SAN DIEGO – Local DACA recipients are on pins and needles as the Supreme Court begins hearing oral arguments on the legality of the Trump Administration discontinuing the program.
“I think the sense of fear has been ever present in my family.”
As thousands of rally in Washington DC, here in San Diego, DACA recipient, Itzel Maganda Chavez anxiously hopes for resolution after spending the last two years in limbo.
“I definitely experienced a lot of fear and anxiety growing up here. Due to the region in which we live -- being afraid of police, because it could’ve mean separation from my family.”
Like the other 800,000 so called “Dreamers,” Chavez was brought to the US by her parents when she was just 5 years old. And in 2012, under Obama Administration, she finally felt a sense of relief when she officially came under the protection of the DACA program. But that changed again, when President Trump announced that he was canceling the program.
“It’s an every day for me present fear – a lack of stability and I think that’s the worst for me, living life in increments,” Chavez said.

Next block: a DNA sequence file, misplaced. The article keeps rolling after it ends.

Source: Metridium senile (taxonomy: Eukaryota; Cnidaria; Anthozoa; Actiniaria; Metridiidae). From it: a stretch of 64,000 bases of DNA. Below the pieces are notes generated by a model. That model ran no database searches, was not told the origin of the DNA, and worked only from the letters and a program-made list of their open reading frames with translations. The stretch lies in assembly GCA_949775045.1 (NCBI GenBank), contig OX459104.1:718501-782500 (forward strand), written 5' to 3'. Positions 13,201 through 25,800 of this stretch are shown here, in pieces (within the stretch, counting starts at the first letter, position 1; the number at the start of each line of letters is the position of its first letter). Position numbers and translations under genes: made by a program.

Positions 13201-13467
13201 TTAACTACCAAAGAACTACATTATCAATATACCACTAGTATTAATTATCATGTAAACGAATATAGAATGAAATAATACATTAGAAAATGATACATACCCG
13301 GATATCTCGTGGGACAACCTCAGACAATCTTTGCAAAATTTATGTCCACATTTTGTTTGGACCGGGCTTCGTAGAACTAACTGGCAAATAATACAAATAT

Irving Hernandez is in Washington, DC for the rallies. He has lived in San Diego since he was 5, and he graduated from SDSU with a degree in Aerospace Engineering in 2017.
“Since 2017 we have taken an oath as DACA recipients to no longer go back into the shadows,” Hernandez said. “Today when I was seeing this group of DACA recipients and attorneys coming down from the Supreme Court Steps, I saw exactly that - we will no longer be silent! This is our home!”
The hardship of losing his DACA status goes deeper than just a work permit.
“I had to watch my grandfather die on my smartphone. I hope to someday be able to travel to see his grave and return to San Diego."
The Supreme Court is expected to make a decision on the future of the DACA program next year.